Trends in youth employment

Credits: Youth Impact

The visible trend of the last two decades is decline of youth participation in the labour force. One of the main and positive reasons is increased enrollment in scholarization in secondary and tertiary education, resulting in a better-skilled workforce in many countries.

The negative aspect is still a significant number of people who are not in employment, education or training (NEET). In current year, it is one-fifth of young people globally. This situation concerns mainly women. It does not mean that they do not work. In many cases they contribute to the households and economy through unpaid work. It has to be highlighted that the number of NEETs depends on the region and is influenced by various factors, including cultural ones.

In most subregions unemployment is more prevalent among young women. What is interesting, the situation of women in Arab countries and Sub-Saharan Africa has not changed since 2005. It means that target 8.6 of the Sustainable Development Goals, namely a substantial reduction in the proportion of NEET youth by 2020, will not be reached.

Despite the fact that extreme poverty among young workers decreased by approximately 20 percentage points between 1999 and 2019 globally, there are still regions where it is still very high. COVID-19 and lockdown has contributed to the recession and young people without official employment like for instance domestic workers are particularly at risk of losing their jobs.

The global youth unemployment rate is 13.6% (2020). This rate for European Union is a bit higher as in August 2020 it was 17.6%. Compared to July it increased by 64 000 unemployed youth. The rates of Central Europe are more optimistic. In Czech Republic, 8.8% youth were unemployed in August. Similar situation is in Poland where this rate for August, reached 9.1%. Only Slovakia is above the European average, namely 19.40% of youth are jobless.

Young people are also concerned about new technologies which may replace them on the labour market. By new technologies they mean robots and artificial intelligence. Automatization is happening in the manufacturing sector which threatens employment of middle-skilled workers. The companies may not only reduce employment but also do not create new opportunities.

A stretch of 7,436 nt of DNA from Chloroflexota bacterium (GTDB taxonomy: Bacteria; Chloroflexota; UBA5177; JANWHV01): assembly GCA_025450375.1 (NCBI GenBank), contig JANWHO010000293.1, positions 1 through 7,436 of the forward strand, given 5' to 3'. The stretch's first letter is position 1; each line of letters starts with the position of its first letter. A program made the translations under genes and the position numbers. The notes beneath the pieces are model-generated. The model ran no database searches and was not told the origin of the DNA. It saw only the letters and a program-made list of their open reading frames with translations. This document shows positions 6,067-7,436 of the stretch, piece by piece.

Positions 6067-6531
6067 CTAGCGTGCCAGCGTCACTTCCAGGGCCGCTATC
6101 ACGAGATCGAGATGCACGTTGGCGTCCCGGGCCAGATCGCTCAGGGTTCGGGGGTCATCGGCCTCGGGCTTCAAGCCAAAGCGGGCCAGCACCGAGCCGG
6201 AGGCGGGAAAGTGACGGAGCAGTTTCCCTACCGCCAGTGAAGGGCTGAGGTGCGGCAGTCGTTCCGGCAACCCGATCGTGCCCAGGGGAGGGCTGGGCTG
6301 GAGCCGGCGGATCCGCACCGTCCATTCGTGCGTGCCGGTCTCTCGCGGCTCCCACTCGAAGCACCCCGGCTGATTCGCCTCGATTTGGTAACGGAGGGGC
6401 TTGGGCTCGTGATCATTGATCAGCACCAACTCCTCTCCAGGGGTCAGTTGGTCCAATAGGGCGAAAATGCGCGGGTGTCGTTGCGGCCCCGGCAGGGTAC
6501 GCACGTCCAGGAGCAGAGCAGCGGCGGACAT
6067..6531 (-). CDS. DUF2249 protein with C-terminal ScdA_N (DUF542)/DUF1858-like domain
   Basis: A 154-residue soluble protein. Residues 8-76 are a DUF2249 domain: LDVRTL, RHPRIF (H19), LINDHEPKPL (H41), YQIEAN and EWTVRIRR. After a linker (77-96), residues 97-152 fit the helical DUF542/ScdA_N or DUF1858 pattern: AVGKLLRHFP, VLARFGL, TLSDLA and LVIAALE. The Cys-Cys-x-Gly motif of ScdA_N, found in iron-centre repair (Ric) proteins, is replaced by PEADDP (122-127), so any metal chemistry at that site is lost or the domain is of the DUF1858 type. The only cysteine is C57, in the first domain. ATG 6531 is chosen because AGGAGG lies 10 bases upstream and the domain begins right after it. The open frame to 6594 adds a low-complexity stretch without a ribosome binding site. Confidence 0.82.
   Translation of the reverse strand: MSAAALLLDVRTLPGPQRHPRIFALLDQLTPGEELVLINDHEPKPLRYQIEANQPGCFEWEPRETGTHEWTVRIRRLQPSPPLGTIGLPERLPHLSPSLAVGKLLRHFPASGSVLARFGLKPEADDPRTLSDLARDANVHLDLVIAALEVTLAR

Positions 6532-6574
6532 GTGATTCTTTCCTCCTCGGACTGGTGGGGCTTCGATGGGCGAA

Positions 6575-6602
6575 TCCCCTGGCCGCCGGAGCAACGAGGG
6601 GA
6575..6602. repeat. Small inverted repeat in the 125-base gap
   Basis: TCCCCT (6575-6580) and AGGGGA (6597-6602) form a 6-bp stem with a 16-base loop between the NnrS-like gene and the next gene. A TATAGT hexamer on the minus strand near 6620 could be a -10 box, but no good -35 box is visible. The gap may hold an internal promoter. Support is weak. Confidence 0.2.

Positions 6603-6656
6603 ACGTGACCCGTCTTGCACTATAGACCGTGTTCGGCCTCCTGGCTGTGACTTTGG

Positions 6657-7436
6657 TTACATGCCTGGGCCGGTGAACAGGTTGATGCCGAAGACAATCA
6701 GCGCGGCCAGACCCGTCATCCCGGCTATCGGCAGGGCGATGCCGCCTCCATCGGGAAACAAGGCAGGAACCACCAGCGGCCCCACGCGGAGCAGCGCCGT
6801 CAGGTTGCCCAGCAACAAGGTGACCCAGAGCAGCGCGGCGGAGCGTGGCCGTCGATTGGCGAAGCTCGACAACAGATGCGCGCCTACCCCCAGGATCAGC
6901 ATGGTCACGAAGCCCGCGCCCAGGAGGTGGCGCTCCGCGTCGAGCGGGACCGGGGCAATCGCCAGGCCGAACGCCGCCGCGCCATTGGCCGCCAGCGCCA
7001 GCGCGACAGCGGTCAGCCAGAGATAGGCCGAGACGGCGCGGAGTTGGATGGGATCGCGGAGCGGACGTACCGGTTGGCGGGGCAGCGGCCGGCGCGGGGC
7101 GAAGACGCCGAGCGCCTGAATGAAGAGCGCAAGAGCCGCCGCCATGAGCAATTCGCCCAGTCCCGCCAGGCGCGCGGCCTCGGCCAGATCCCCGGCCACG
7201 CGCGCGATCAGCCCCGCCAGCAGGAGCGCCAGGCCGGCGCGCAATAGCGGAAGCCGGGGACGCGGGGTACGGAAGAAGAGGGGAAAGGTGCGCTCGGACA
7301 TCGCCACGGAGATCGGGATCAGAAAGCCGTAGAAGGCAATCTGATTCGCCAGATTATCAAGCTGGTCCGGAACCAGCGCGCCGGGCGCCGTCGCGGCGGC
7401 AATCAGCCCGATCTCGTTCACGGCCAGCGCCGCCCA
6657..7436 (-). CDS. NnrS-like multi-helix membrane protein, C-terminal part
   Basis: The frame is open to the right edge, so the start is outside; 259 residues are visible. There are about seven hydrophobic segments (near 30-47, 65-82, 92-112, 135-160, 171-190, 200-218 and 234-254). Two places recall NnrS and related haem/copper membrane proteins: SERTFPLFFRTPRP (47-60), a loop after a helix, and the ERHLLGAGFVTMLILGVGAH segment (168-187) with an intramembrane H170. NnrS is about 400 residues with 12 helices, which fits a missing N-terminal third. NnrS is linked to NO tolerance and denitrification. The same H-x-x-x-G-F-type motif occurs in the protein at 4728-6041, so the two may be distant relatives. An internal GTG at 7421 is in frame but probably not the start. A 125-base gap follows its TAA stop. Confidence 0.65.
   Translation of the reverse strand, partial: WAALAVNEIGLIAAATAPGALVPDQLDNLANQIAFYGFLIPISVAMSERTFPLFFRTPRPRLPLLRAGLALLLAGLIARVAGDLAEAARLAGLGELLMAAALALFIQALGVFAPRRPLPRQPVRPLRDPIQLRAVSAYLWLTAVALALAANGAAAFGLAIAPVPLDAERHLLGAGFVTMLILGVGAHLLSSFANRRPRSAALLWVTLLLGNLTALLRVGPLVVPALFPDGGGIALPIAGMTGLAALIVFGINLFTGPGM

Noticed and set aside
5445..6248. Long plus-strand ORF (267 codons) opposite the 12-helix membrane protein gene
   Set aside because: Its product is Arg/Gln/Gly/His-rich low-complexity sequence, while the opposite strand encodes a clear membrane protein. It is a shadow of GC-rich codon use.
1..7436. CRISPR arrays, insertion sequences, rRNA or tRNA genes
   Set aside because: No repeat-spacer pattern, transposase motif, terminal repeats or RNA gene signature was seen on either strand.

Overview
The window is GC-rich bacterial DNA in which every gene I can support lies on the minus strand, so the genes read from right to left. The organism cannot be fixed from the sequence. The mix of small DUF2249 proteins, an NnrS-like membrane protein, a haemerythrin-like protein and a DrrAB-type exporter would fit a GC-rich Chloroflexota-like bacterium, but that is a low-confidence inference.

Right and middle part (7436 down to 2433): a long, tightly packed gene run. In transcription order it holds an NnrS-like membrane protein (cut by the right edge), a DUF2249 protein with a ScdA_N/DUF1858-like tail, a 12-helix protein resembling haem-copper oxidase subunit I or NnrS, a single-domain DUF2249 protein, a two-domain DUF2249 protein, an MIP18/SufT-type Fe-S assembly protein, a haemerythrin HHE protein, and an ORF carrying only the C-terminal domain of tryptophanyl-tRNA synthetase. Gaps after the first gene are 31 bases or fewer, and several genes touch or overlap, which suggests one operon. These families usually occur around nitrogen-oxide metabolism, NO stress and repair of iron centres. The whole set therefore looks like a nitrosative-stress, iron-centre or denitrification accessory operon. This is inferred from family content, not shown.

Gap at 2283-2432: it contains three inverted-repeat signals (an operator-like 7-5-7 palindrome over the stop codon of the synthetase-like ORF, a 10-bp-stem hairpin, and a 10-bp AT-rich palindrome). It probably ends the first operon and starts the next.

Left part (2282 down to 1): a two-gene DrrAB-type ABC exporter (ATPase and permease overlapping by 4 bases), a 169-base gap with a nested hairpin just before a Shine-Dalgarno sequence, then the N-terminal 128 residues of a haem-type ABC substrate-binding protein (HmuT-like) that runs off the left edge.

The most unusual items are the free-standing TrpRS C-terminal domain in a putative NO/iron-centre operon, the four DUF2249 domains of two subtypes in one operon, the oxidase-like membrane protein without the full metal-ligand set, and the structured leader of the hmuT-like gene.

The recent studies show there is less job opening for middle-skilled jobs. Employers are seeking more candidates for the health and social care sector than for the information technology sector. The stable trend for all types of jobs is that there skills like computer literacy and good knowledge of office software are required.

People who have vocational training are more at risk of losing jobs due to automation of work. Moreover they have few alternatives when it comes to changing the occupation. At the end they can end up as NEETs. Higher education does not ensure employment but people are more likely to  start new studies or training to find a job in a different field.

In the labour market for people with a degree, the problem is that not always there is sufficient demand for the graduate skills. In many cases university curricula do not match specific needs of employers.

According to a survey on global trends conducted by LinkedIn, 92% of the managers consider soft skills as important or even more than hard skills. 80% said that soft skills are important to help the business grow. On the other hand it is visible also that demand for skills related to new technologies is still rising. It can be caused by rapid development of technologies and investments in the research and development sector.


  1. Being young in Europe today – digital world, Eurostat, 2020
  3. Euro area unemployment at 8.1%, Eurostat, 2020
  5. Global Employment Trends for Youth 2020, Technology and the future of jobs, International Labour Organisation
  7. Youth unemployment: a global crisis, Mercy Crops 2020
  8. 15 Employment Trends Shaping The Future Of Job, Featured by Shubhangi Srinivasan 2019


Please enter your comment!
Please enter your name here